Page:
Updated: Jan 25
by Woodland Crisfield
With online learning taking place, MCPS leaders are looking to replace snow days with remote instruction. Photo: Billings Gazette.
With the COVID-19 pandemic introducing a new era of remote learning, MCPS students could see snow days become a thing of the past.
The MCPS academic calendar has traditionally featured four built-in snow days in anticipation of any potential weather-related closures. If the county goes over that limit, they can either cut spring break short or extend the academic year further into the summer.
With county schools completely online now, some leaders see an opportunity to replace potential snow days with online class days for students to receive instruction at home.
When the pandemic forced school facilities to shut down, MCPS worked to ensure that each student had a computer and access to a WiFi hotspot. Since closure began in March 2020, the school district has distributed 133,000 chromebooks to students and 22,000 to staff members.
In the September 10th school board meeting, MCPS Superintendent, Dr. Jack Smith, suggested the idea of replacing snow days with instructional days at home.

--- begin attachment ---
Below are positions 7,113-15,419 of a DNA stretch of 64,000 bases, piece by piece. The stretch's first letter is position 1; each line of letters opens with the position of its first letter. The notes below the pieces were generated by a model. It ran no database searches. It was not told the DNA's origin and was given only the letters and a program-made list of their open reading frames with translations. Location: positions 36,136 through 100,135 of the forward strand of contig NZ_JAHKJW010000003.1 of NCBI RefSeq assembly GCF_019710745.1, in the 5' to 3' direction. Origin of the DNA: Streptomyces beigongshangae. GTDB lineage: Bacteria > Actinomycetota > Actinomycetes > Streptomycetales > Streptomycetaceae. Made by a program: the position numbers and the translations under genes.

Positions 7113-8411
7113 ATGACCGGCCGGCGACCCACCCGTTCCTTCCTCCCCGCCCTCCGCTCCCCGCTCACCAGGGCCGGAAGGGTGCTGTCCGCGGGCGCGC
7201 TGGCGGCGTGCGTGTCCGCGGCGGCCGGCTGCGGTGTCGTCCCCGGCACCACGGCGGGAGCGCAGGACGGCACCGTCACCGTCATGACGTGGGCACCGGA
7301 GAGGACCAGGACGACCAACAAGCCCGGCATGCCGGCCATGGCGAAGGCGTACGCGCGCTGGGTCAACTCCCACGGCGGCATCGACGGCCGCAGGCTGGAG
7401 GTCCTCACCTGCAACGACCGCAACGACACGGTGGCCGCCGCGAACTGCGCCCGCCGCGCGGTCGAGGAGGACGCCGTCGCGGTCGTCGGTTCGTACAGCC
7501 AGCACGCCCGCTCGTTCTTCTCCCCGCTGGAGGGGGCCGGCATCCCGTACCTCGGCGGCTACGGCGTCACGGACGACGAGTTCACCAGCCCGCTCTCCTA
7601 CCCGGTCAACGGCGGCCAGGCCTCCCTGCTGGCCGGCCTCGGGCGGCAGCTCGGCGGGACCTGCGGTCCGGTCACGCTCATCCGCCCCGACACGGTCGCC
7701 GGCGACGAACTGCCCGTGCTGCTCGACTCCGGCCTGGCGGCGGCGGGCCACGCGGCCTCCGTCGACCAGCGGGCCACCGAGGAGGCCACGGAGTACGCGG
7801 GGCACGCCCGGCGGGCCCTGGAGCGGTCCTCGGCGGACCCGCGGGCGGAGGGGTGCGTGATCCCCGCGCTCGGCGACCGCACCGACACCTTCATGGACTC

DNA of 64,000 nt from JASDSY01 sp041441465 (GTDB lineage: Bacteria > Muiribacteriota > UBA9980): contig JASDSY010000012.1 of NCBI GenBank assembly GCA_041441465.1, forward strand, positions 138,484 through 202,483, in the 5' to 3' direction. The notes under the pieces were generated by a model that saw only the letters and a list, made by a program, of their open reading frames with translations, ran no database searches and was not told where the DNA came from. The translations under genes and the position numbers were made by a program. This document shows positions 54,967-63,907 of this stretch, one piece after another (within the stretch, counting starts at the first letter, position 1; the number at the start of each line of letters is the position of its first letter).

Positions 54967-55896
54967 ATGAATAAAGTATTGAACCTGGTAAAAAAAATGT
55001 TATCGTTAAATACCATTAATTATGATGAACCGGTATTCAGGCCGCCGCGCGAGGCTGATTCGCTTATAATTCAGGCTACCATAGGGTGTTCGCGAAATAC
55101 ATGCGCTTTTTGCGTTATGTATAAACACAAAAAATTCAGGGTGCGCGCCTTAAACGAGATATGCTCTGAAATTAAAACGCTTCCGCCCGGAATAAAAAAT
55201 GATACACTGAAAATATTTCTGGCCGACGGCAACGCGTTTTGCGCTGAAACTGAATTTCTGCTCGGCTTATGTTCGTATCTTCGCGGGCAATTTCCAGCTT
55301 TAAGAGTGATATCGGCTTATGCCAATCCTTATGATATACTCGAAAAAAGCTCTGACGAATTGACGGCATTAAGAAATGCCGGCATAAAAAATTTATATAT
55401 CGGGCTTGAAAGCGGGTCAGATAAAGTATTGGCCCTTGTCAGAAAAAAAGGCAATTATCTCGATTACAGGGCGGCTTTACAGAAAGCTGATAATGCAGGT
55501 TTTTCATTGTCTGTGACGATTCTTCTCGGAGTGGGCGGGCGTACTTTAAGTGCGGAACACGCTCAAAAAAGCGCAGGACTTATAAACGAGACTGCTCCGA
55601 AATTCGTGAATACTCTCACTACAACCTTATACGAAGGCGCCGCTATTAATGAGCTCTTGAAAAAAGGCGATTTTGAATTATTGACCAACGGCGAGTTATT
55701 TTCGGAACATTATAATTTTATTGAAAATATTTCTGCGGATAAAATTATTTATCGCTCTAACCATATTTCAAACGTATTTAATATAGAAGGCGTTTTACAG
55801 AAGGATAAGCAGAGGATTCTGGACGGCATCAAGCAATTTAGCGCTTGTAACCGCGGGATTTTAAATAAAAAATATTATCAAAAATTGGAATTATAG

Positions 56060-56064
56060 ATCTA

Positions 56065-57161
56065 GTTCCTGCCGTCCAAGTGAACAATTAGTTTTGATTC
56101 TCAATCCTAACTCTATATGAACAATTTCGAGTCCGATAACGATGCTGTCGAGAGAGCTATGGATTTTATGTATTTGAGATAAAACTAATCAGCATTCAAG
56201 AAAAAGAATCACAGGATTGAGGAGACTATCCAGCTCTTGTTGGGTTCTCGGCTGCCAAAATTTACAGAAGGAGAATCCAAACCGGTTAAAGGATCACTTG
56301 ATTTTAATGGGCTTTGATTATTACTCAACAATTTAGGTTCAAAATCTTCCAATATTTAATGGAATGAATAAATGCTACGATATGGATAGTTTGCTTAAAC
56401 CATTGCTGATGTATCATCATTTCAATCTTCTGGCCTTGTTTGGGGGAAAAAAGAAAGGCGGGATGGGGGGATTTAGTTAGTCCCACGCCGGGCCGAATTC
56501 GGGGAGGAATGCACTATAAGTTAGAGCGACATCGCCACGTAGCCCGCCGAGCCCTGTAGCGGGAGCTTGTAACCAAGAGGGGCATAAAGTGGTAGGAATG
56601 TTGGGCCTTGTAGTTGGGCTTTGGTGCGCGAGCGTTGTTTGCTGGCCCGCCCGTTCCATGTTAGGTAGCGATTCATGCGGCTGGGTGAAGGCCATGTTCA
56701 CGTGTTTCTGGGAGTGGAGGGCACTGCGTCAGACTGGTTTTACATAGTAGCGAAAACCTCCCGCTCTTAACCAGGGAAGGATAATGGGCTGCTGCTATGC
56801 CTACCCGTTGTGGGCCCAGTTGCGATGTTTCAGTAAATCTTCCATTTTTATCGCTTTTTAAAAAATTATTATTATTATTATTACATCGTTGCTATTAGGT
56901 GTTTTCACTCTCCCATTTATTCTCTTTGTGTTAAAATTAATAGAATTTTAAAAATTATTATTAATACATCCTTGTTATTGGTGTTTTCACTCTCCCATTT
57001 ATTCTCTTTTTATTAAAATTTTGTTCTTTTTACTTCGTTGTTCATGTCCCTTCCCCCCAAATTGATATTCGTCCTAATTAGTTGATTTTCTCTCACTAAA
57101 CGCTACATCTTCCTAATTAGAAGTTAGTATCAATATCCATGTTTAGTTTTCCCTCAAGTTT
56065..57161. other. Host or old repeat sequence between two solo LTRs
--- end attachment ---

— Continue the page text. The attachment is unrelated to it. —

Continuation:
“In my view of the world, this digital platform—this digital experience—is never going to go away entirely and we don't want it to because even in the best world, I never want to have a snow day again.”
Smith continued, “I just don't think there's use for it ever again, to have to make up a snow day.”
As of now, the school district has not formally announced that snow days are officially being eliminated. However, Superintendent Smith has stated that people are pursuing the idea.
This potential decision has elicited varying reactions from teachers and students alike. Northwood sophomore Roy Bridgewater was dismayed to hear the news.
“I don't think it will make much of a difference because normally we only have a couple, but it sucks that we will probably have no more snow days.”
Junior Hose Haile expressed a similar sentiment. “It is what it is; if that's what they decide, we'll just have to accept it.”
For many in the MCPS community, the ability to have instruction on a snow day is understandable. But nothing matches the thrill that many students feel when waking up on a cold wintry day and hearing the news that school has been closed.
Social studies teacher Daniel Stein may have said it best. “I understand why they are getting rid of snow days during online learning but that first day that would normally be a snow day is going to be a sad one.”